Music

Billy Joel to Close Out Nassau Coliseum Before $260 Million Renovation

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Currently hanging up in the rafters of the Nassau Coliseum are banners honoring former New York Islander legends from Mike Bossy to Bryan Trottier. Off to the side hangs yet another, but it’s not for a hockey player. Raised just six miles from the Uniondale arena in the neighboring city of Hicksville, Billy Joel has earned himself the moniker “King of the Coliseum” for consistently performing at the famed arena throughout his career. Joel’s renowned nine sold-out shows during his 1998 world tour earned him a commemorative black-and-white banner that continues to fly today.

Joel is set to perform at the Nassau Coliseum on August 4, before renovations begin. Bruce Ratner and the Nassau Events Center, of Brooklyn’s Barclays Center, are presenting the show, which is to be the last program in that spot until the Coliseum reopens in December 2016.

It will be a homecoming — of sorts. Joel, after all, never really left. The artist’s relationship with the Coliseum stretches back decades. His first performance dates to December 11, 1977, during his tour behind breakthrough record The Stranger, and in 1983 he recorded his concert film, Billy Joel: Live From Long Island, at the Coliseum. Joel has performed at the venue 31 times. It’s an astounding number, though still fewer than that boasted by the Grateful Dead, who hold the current record with 35 performances.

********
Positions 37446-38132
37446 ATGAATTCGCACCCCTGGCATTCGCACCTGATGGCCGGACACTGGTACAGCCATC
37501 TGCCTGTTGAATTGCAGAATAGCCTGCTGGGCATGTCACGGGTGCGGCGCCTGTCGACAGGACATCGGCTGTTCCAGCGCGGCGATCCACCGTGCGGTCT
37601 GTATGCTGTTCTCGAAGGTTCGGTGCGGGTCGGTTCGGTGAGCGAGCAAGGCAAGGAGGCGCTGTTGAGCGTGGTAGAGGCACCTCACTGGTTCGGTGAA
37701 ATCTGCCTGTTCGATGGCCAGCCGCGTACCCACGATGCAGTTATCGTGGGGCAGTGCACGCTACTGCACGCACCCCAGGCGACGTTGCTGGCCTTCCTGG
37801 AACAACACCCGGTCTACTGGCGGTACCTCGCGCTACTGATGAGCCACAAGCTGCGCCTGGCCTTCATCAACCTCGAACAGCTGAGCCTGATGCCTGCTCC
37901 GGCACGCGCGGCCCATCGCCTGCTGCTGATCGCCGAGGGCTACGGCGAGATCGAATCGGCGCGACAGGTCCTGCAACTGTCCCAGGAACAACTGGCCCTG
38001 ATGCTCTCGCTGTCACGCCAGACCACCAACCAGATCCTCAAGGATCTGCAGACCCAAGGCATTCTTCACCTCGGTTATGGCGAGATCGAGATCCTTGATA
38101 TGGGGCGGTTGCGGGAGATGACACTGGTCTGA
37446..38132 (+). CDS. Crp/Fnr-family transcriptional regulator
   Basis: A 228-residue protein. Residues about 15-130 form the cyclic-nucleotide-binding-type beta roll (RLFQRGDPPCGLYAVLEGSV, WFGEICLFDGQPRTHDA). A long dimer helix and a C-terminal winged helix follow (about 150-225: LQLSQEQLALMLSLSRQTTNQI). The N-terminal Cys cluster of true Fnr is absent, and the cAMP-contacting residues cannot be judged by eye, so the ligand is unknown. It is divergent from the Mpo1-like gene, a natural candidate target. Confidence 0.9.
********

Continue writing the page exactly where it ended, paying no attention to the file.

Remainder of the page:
This August 4 show will come just a few days before Joel gives his monthly Madison Square Garden performance. As of now there have been no reports of Islanders fans and New York Rangers diehards throwing down their gloves to battle over Billy, but it’s safe to assume they can all chant, “HEART ATTACK-ACK-ACK-ACK-ACK” just as loud as Billy’s most devoted followers.

Billy Joel will play the Nassau Coliseum on August 4. American Express card members can purchase tickets here before the general public beginning Monday, April 27, at 10 a.m. through Thursday, April 30, at 10 p.m.

See also:
The 60 Best Songs Ever Written About New York City
Billy Joel Is Madison Square Garden’s New Franchise
The 50 Most NYC Albums Ever


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